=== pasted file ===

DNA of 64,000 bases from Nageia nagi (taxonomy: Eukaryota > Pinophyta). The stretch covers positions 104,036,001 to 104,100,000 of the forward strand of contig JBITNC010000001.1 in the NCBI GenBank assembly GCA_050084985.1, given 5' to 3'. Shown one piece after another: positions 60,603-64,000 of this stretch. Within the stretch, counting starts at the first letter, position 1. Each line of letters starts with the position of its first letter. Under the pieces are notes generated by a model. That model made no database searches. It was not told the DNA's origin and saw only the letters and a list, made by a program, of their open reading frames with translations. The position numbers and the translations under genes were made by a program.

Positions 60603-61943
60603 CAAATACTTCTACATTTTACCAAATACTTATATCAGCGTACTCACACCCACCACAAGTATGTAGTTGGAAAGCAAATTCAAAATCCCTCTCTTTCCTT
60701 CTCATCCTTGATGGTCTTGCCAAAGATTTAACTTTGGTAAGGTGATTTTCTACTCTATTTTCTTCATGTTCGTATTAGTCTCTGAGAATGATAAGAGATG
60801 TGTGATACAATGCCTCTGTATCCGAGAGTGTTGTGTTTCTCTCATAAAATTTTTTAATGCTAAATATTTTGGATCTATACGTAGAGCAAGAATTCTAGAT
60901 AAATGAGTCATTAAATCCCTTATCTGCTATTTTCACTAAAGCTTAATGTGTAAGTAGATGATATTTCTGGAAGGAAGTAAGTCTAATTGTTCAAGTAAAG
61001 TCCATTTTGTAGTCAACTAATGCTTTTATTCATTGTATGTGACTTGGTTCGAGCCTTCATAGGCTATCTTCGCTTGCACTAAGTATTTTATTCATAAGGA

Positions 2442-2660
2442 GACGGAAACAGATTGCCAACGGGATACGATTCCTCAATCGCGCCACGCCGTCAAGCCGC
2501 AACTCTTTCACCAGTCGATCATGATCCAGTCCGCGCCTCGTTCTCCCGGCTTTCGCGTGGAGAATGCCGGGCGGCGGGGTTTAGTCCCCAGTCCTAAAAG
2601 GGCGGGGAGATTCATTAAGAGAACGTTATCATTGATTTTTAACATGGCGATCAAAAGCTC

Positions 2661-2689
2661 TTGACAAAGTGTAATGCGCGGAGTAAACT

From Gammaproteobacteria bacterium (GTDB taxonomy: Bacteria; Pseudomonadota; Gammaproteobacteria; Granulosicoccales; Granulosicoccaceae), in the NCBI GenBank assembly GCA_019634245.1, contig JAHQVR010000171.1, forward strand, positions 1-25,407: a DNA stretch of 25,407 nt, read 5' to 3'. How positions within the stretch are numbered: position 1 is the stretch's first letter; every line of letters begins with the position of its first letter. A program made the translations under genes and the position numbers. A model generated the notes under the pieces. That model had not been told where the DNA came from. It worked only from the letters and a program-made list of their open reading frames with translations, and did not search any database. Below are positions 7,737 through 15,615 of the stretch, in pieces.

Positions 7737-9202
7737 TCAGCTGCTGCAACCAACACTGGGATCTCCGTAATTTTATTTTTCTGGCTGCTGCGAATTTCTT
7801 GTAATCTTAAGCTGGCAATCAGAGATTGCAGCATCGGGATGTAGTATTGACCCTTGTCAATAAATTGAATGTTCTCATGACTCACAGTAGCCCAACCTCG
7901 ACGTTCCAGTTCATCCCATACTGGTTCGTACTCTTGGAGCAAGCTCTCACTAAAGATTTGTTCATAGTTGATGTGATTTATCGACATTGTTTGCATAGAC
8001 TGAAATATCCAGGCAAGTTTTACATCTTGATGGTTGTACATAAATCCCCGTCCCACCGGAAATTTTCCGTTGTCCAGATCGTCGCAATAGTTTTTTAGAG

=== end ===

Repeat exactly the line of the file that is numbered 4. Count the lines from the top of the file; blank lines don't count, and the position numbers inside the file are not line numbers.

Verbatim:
60701 CTCATCCTTGATGGTCTTGCCAAAGATTTAACTTTGGTAAGGTGATTTTCTACTCTATTTTCTTCATGTTCGTATTAGTCTCTGAGAATGATAAGAGATG